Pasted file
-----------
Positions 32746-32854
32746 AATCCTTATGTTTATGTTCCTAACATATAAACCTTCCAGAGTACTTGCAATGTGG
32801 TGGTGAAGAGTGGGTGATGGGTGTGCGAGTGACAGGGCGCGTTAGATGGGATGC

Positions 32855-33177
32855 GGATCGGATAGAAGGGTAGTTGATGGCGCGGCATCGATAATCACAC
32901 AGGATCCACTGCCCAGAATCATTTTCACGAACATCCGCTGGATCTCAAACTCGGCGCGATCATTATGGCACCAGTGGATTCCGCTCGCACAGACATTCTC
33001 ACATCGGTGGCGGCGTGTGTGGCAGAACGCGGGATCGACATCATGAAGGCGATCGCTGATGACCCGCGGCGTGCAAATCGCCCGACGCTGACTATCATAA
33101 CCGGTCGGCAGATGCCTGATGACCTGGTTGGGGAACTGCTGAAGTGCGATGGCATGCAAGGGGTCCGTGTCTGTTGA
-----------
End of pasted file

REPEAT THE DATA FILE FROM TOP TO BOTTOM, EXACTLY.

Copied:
Positions 32746-32854
32746 AATCCTTATGTTTATGTTCCTAACATATAAACCTTCCAGAGTACTTGCAATGTGG
32801 TGGTGAAGAGTGGGTGATGGGTGTGCGAGTGACAGGGCGCGTTAGATGGGATGC

Positions 32855-33177
32855 GGATCGGATAGAAGGGTAGTTGATGGCGCGGCATCGATAATCACAC
32901 AGGATCCACTGCCCAGAATCATTTTCACGAACATCCGCTGGATCTCAAACTCGGCGCGATCATTATGGCACCAGTGGATTCCGCTCGCACAGACATTCTC
33001 ACATCGGTGGCGGCGTGTGTGGCAGAACGCGGGATCGACATCATGAAGGCGATCGCTGATGACCCGCGGCGTGCAAATCGCCCGACGCTGACTATCATAA
33101 CCGGTCGGCAGATGCCTGATGACCTGGTTGGGGAACTGCTGAAGTGCGATGGCATGCAAGGGGTCCGTGTCTGTTGA